For the presentation, consider that you’ll do it like this –
1st – the first presenter will give the mission statement of the group – an overview of what a quality history should include
2nd – the second presenter will share the scope of the history envision – a brief outline of the events that will be included in the history. All events included must be essential to presenting the kind of history that the group wants
3rd – the final presenter will introduce the visual elements necessary to this history. These visual elements should all work to ‘prove’ the thesis stated in the mission statement.
As we bring to closure our history unit, here are the expectaions:
Create a plan for the group. The Plan includes…
- A ‘mission’ statement that will guide the group’s presentation of history of 9/11 that:
- States the purpose of the history [Yes, this is your thesis]
- Considers the needs of the intended audience
- Addresses the challenges with the material
- Considers appropriate word choice
- Acknowledges the counter-arguments of other historians
- Explores the possible implications if history were written like the group intends to write its history
Mission statements will include a quotation from a model history as an example. Commentary will explain how the example history meets the ideal criteria established in the mission statement. All of the above is in a single paragraph.
Your presenation will incorporate a physical product that:
- Begins with the group’s mission statement paragraph
- Clarifies the scope of your history including the beginning, middle, and end you wish to include.
- Demonstrates the visual elements your group considers essential
- Includes the thoughts of each historian in the group
- Student thoughts are attributed
- Includes works cited
- Is not plagiarized
On Friday, the presentation allows all group members to share in the explanation while it also:
- Explains the mission/vision of the group
- Shows [visually] the product draft
- Clarifies the limitations inherent in the group’s plan
Listeners (on Friday) will plan to write an individual reflection. In it, they will:
- Self-evaluate one’s own group
- Consider the merits of each group
- Weigh the several presentations and selects an ideal product from the many
We will be exploring the role of photography in history. Start by considering the selection/inclusion of photographs in a history of the Great Depression. Start here as preparation for a conversation on the strengths and limitations of photographs as historical documents. Work your way through the online slideshow and consider what makes a photograph powerful. Then, read this article which looks at the same region – through photos.
If that’s not working, consider these photographs. One, from 2012, is a year-in-review. The photographs chosen are powerful, yet they raise the question – is context really needed to know a photograph? The third option for exploring photographs is this article about climate change. What sorts of photos help convey an argument? When should (and how should) a photograph be used in a historical text? What should a historian try to achieve with the photograph? Another article in the same site explores the value of photographs over words.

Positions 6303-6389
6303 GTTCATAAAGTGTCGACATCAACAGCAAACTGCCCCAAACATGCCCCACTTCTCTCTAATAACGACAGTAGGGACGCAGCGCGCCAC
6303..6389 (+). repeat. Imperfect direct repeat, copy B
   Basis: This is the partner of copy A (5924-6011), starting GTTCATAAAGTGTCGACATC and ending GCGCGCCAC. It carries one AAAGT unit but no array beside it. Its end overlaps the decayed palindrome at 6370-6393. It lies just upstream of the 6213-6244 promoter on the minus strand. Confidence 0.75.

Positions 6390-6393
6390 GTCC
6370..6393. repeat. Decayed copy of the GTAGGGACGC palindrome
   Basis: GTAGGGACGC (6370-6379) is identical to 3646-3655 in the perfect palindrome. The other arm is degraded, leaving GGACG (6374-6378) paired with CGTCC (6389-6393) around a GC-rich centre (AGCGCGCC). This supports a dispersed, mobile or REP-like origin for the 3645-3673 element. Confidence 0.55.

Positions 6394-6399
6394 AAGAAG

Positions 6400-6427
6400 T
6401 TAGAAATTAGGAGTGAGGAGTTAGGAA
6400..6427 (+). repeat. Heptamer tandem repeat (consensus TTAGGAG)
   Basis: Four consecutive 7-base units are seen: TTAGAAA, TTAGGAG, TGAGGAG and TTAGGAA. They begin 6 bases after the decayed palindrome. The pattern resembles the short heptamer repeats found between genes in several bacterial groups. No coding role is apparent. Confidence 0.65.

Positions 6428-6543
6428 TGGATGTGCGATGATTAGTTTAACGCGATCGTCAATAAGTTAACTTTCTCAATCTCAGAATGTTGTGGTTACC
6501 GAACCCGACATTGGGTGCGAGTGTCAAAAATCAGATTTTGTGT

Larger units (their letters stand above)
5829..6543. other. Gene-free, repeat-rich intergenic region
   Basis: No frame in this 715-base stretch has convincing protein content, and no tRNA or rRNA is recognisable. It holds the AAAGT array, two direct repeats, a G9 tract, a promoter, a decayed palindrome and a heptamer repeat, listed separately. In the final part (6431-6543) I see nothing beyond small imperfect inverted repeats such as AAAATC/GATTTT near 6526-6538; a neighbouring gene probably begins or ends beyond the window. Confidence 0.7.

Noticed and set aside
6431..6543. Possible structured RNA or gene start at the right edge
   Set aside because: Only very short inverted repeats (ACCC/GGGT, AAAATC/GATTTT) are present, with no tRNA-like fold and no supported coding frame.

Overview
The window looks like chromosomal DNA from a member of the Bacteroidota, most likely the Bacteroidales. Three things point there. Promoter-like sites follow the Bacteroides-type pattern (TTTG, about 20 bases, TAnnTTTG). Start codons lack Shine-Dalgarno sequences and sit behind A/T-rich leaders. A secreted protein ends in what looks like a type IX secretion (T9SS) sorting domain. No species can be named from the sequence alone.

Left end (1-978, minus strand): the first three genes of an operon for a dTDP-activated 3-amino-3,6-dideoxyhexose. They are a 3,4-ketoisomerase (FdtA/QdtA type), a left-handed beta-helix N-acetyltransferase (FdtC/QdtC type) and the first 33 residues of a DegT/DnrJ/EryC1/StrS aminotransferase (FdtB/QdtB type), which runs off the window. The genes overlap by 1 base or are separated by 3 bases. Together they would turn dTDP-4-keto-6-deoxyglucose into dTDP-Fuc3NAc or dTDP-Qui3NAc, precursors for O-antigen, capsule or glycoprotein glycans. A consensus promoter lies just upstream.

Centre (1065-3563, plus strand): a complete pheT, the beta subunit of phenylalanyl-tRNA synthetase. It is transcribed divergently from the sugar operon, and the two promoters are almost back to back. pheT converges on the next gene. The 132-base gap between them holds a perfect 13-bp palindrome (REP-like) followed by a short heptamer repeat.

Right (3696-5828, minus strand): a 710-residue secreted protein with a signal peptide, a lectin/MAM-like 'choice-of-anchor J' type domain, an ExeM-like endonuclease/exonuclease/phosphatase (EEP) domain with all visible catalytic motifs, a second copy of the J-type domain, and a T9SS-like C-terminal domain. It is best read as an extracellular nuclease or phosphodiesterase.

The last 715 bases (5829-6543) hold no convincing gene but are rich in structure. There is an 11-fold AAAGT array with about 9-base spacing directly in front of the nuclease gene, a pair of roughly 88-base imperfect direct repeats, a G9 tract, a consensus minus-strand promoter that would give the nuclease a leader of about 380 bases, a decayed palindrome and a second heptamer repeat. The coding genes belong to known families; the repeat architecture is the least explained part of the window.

Then, take your thoughts and apply them to the conversation we had yesterday. Create the following assignment on one page of a word document.
Craft a proposal that demonstrates what photographs would be best to include for an 11th grade American history of 9/11. In your proposal, you will write a brief introduction that explains what you hope to achieve with the 3 photographs (think: thesis!). Do better than say “I hope to tell what happened on 9/11”. Why were these three photographs chosen? What deliberate, specific purpose are you hoping to achieve?
In addition, each photograph should have a caption to give it both context and significance for this history you are proposing. Make sure you provide the URL for each photograph at the bottom of the page in the footer.
Print the product and turn it in today.
Please view this TED Talk and consider the argument therein regarding eyewitness testimony. During the video, take notes on the content shared. After viewing, please respond in a paragraph to the following question: If Scott Fraser’s argument is legitimate, what questions does that raise for historians?
Eyewitness Testimony – TED talk Scott Fraser
When you are finished, critically read the following text – Plutarch’s “The Malice of Herodotus” and consider it’s viewpoint. Tomorrow, we will analyze some of Herodotus’ writing and decide for ourselves if Plutarch is right.
we have to consider several things. Here’s what we did in class:
Read an article in the text and try to figure out the view of the author.
- Do you recognize overt attempts to persuade or to convince the reader?
- Describe the view.
- What words or examples suggest that this author has that view?
- Does the presentation suggest a different worldview than we share today?
Consider one of the advertisements. What sort of strategy is used?
What does the advertisement tell us about the society?
What challenges does a historian face when considering a written text?